Sunday, December 31, 2006

Sunday Poetry: A New Rebirth...Lawrence Ferlinghetti

I Am Waiting

I am waiting for my case to come up
and I am waiting
for a rebirth of wonder
and I am waiting for someone
to really discover America
and wail
and I am waiting
for the discovery
Of a new symbolic western frontier
and I am waiting
for the American Eagle
to really spread its wings
and straighten up and fly right
and I am waiting for the Age of Anxiety
to drop dead
and I am waiting
for the war to be fought
which will make the world safe
for anarchy
and I am waiting for the final withering away
of all governments
and I am perpetually awaiting
a rebirth of wonder

I am waiting for the second coming
And I am waiting
For a religious revival
To sweep thru the state of Arizona
And I am waiting
For the grapes of wrath to stored
And I am waiting
For them to prove
That God is really American
And I am waiting
To see God on television
Piped into church altars
If they can find
The right channel
To tune it in on
And I am waiting
for the last supper to be served again
and a strange new appetizer
and I am perpetually awaiting
a rebirth of wonder

I am waiting for my number to be called
and I am waiting
for the Salvation Army to take over
and I am waiting
for the meek to be blessed
and inherit the earth
without taxes
and I am waiting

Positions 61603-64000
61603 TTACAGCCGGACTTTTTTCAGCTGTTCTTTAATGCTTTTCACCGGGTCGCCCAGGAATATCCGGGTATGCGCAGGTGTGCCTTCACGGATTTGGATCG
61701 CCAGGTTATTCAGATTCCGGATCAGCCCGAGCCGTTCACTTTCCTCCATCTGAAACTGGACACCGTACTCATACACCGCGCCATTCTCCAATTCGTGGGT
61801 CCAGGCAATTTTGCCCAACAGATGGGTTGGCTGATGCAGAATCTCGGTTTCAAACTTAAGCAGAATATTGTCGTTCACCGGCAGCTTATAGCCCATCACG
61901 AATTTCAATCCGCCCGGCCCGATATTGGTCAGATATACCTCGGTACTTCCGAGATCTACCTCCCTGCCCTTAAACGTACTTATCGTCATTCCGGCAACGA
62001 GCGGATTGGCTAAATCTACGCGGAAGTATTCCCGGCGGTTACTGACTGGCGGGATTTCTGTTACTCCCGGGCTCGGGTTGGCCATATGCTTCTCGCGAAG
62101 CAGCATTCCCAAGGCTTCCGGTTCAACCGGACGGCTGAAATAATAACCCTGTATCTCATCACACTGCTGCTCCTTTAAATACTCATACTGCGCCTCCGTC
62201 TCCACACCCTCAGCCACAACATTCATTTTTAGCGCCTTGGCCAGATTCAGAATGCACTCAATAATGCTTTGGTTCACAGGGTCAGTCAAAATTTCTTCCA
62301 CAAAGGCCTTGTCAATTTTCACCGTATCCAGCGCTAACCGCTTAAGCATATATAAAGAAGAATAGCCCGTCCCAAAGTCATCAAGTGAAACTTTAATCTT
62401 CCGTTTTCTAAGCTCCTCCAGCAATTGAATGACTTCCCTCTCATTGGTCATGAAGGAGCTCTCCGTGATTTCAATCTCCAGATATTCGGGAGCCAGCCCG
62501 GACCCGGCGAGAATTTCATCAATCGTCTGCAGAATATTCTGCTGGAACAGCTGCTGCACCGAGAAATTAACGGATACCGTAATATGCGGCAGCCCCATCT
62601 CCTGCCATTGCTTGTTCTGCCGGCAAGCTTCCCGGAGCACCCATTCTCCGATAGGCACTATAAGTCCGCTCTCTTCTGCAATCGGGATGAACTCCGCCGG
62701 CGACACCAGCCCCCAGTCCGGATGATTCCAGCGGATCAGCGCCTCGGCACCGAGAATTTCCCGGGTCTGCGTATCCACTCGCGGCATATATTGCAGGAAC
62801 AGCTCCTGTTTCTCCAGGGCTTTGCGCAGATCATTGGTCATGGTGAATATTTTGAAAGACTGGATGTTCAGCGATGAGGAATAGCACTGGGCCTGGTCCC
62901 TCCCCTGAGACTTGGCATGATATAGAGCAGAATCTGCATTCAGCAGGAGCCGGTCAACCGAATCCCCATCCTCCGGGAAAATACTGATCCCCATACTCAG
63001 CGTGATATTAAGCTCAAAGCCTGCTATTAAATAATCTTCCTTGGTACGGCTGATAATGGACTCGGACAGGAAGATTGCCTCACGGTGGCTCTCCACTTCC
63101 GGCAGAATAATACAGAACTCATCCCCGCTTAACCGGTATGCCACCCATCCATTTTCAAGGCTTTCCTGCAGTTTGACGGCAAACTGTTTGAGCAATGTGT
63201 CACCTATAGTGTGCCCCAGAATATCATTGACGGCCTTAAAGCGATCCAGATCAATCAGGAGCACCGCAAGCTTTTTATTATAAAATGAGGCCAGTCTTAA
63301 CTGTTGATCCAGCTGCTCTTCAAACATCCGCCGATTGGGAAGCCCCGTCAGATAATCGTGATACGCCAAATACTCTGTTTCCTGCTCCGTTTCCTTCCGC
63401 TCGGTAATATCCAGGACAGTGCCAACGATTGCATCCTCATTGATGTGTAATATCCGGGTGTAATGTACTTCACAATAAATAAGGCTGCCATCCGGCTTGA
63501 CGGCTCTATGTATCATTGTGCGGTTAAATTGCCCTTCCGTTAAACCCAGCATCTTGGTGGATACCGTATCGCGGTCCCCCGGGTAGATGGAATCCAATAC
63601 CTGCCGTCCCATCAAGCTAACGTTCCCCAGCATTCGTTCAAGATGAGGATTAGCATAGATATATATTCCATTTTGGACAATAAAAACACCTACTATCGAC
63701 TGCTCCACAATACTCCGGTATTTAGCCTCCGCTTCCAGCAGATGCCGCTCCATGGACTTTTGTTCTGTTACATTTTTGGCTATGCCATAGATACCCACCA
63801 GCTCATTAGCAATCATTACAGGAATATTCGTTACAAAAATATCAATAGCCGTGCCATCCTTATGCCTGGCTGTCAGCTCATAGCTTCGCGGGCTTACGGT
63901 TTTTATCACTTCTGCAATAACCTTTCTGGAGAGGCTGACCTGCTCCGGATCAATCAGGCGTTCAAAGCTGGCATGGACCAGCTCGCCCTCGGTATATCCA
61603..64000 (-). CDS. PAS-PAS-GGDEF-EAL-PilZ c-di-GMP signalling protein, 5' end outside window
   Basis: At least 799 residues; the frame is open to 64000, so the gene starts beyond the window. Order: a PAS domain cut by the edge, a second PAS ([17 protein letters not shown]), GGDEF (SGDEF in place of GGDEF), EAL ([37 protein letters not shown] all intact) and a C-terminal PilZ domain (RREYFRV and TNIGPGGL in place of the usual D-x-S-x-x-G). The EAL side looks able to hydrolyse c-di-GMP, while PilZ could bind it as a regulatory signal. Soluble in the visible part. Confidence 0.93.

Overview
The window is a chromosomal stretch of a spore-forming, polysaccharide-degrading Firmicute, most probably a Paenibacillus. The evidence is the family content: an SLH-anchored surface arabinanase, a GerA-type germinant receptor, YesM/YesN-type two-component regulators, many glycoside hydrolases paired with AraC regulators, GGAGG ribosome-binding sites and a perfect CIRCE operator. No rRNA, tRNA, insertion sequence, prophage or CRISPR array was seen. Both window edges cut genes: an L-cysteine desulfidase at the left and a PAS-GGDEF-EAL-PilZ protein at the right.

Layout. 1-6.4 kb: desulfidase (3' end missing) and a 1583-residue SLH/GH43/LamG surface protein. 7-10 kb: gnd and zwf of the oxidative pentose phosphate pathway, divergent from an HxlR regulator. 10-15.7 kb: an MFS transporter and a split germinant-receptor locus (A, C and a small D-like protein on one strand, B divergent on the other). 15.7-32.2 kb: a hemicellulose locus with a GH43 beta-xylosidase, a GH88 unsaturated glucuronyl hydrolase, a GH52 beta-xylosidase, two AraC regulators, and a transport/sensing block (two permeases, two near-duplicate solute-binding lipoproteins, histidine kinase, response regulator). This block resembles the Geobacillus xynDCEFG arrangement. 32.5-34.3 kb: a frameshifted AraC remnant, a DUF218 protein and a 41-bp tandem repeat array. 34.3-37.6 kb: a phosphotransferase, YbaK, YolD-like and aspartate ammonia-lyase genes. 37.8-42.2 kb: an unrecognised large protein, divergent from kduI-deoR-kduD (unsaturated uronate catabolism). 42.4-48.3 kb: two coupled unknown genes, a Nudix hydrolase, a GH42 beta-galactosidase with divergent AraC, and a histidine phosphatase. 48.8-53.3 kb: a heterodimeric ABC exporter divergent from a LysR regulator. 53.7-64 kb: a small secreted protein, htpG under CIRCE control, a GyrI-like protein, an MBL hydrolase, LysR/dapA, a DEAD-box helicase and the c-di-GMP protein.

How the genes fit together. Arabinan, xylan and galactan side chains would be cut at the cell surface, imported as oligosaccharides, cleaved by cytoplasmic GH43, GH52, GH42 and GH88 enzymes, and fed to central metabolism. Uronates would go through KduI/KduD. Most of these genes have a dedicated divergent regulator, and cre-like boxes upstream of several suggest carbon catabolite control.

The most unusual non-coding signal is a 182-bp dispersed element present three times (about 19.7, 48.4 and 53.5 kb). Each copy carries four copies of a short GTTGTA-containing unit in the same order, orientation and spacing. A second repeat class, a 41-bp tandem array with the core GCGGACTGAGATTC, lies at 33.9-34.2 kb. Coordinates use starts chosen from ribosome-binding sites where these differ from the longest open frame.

for forests and animals
to reclaim the earth as theirs
and I am waiting
for a way to be devised
to destroy all nationalisms
without killing anybody
and I am waiting
for linnets and planets to fall like rain
and I am waiting for lovers and weepers
to lie down together again
in a new rebirth of wonder

I am waiting for the great divide to be crossed
and I anxiously waiting
For the secret of eternal life to be discovered
By an obscure practitioner
and I am waiting
for the storms of life
to be over
and I am waiting to set sail for happiness
and I am waiting
for a reconstructed Mayflower
to reach America
with its picture story and TV rights
sold in advance to the natives
and I am waiting
for the lost music to sound again
in the Lost Continent
in a new rebirth of wonder

I am waiting for the day
that maketh all things clear
and I am waiting for retribution
for what America did to Tom Sawyer
and I am waiting
for the American Boy
to take off Beauty's clothes
and get on top of her
and I am waiting
for Alice in Wonderland